Downtown office and store workers would have to stop snagging metered retail parking stalls before a downtown parkade was feasible.
That’s what the numbers indicate, said Mayor Bev Buckway after reviewing a parkade study released Thursday.
A parkade would only work if workers at the Royal Bank, Elijah Smith and Northwestel buildings stopped using metered spots, she said.
“A parkade would have to be for long-term employees and office workers,” she said.
“There’s really not a problem with the number of spaces (currently downtown); there’s a problem with how the spaces are used.”
Whether or not Whitehorse should consider a parkade all depends on how you look at the parking issue, said Jack Kobayashi, an architect who contributed to the city’s study.
Using Whitehorse’s current downtown parking bylaw, it has more than enough parking — 1,135 stalls more than it needs, he said.
If you apply the parking bylaw followed by the rest of town, the core has about 700 fewer spaces than required.
If Whitehorse followed BC Ministry of Transportation guidelines, the shortfall grows to 2,500.
Downtown retailers assert there’s not enough parking and it’s hurting business, said Kobayashi.
“The retailers still feel the amount of parking is a problem,” he said.
“They feel there is an unlevel playing field with Wal-Mart and the downtown core.
“They’re finding it tough to compete when it comes to parking.”
A parkade could be built, but it would be expensive, he said.
A ballpark estimate is $6.5 million — that’s $50,000 a stall in an unheated, open-aired three-storey lot with 130 stalls, according to the study.
That’s roughly 50 more stalls than exist downtown today.
The study said there is the possibility of up to five floors that would add another 120 lots, and push the cost to an estimated $12.5 million.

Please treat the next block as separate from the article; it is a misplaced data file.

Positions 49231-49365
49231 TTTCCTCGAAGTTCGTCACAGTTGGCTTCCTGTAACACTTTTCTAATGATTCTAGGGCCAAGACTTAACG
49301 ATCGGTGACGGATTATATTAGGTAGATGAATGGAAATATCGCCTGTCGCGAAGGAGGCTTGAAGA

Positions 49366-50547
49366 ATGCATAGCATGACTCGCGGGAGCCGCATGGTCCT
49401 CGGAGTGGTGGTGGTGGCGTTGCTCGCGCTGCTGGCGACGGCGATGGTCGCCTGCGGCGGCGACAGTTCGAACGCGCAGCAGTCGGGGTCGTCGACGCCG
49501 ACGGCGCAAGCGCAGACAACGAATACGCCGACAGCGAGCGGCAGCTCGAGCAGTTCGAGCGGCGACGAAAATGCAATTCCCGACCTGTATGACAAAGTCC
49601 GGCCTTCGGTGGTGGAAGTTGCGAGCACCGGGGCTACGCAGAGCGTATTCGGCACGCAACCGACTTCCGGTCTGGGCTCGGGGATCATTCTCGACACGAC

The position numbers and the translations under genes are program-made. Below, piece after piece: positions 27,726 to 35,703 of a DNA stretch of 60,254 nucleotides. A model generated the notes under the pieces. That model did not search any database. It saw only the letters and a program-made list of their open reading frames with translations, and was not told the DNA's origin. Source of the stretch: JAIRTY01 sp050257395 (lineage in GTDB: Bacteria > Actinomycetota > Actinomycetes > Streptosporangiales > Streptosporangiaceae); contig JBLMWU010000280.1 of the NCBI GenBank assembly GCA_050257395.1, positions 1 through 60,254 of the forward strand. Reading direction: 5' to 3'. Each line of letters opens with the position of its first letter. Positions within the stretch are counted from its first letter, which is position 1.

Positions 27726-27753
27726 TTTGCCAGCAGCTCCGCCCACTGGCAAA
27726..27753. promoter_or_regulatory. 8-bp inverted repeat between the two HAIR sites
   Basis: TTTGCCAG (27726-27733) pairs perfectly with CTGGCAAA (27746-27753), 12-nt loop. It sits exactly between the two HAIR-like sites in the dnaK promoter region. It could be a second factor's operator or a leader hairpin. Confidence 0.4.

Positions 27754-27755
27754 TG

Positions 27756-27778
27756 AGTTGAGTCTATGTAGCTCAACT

Build the parkade higher and it could accommodate more cars.
The current parking lot at Steele and Second Avenue has 80 lots — and a waiting list of 56 people trying to get them.
However, there are other benefits to a parkade, said Kobayashi.
It could provide new infrastructure and serve as a transportation hub for city buses.
It could also reduce parking in residential areas.
And if there was public buy-in, it could be self-financing, said Kobayashi.
Of course, it might also promote driving over bus service, ruin views and discourage people from walking, he added.
The city could make better use of its existing parking stalls if office workers at places such as the Elijah Smith building were allowed to park in the 100 stalls under that building occupied by government fleet-vehicles.
And, city officials should determine exactly how far a walk is too far because there are several free parking areas within a two- to six-block radius of Main Street, he said.
The city should do a follow-up study to pin down the exact cost of a parkade, added Kobayashi.
Councillor Dave Stockdale doesn’t want another study.
“When you get six reports that say we don’t need a parkade, I don’t really want to spend $100,000 on another study,” he said.
Councillor Jeanine Myhre said she couldn’t determine if a parkade was necessary, but she didn’t want to consider anything in the neighbourhood of a six-storey parking lot.
“I don’t really want to see the first six-storey building downtown being a parkade.”
The city has other options, said city manager Dennis Shewfelt.
It could purchase parking areas on the fringe of the downtown core and encourage people to park there and walk to work.
Other areas are getting away from parkades and downtown parking stalls in favour of more environmentally friendly options, he added.
“Calgary provides parking space at its LRT stations,” he said.
“If people want to drive downtown, they have to pay exorbitant prices.”
Council is set to discuss the study again in late February or early March.